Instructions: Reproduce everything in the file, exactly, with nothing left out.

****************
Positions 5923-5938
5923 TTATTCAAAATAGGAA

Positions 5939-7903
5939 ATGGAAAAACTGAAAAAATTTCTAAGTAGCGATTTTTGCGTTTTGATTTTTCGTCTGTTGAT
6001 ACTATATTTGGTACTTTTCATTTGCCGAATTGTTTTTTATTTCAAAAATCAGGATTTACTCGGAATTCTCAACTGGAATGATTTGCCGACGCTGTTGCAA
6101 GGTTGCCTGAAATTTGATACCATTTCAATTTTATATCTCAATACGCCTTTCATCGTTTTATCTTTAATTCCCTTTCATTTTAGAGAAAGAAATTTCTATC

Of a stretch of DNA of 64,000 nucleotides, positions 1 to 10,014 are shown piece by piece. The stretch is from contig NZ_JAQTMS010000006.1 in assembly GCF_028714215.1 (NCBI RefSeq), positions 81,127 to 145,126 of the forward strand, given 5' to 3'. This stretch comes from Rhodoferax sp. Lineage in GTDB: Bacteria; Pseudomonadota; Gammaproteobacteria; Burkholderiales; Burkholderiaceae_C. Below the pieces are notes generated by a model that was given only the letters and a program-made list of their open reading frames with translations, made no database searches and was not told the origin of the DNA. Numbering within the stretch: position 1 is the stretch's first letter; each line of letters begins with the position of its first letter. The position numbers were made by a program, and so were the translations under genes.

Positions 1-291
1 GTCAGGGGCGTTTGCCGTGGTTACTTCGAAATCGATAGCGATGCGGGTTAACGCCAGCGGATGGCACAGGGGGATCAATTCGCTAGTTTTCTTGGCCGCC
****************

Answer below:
Positions 5923-5938
5923 TTATTCAAAATAGGAA

Positions 5939-7903
5939 ATGGAAAAACTGAAAAAATTTCTAAGTAGCGATTTTTGCGTTTTGATTTTTCGTCTGTTGAT
6001 ACTATATTTGGTACTTTTCATTTGCCGAATTGTTTTTTATTTCAAAAATCAGGATTTACTCGGAATTCTCAACTGGAATGATTTGCCGACGCTGTTGCAA
6101 GGTTGCCTGAAATTTGATACCATTTCAATTTTATATCTCAATACGCCTTTCATCGTTTTATCTTTAATTCCCTTTCATTTTAGAGAAAGAAATTTCTATC

Of a stretch of DNA of 64,000 nucleotides, positions 1 to 10,014 are shown piece by piece. The stretch is from contig NZ_JAQTMS010000006.1 in assembly GCF_028714215.1 (NCBI RefSeq), positions 81,127 to 145,126 of the forward strand, given 5' to 3'. This stretch comes from Rhodoferax sp. Lineage in GTDB: Bacteria; Pseudomonadota; Gammaproteobacteria; Burkholderiales; Burkholderiaceae_C. Below the pieces are notes generated by a model that was given only the letters and a program-made list of their open reading frames with translations, made no database searches and was not told the origin of the DNA. Numbering within the stretch: position 1 is the stretch's first letter; each line of letters begins with the position of its first letter. The position numbers were made by a program, and so were the translations under genes.

Positions 1-291
1 GTCAGGGGCGTTTGCCGTGGTTACTTCGAAATCGATAGCGATGCGGGTTAACGCCAGCGGATGGCACAGGGGGATCAATTCGCTAGTTTTCTTGGCCGCC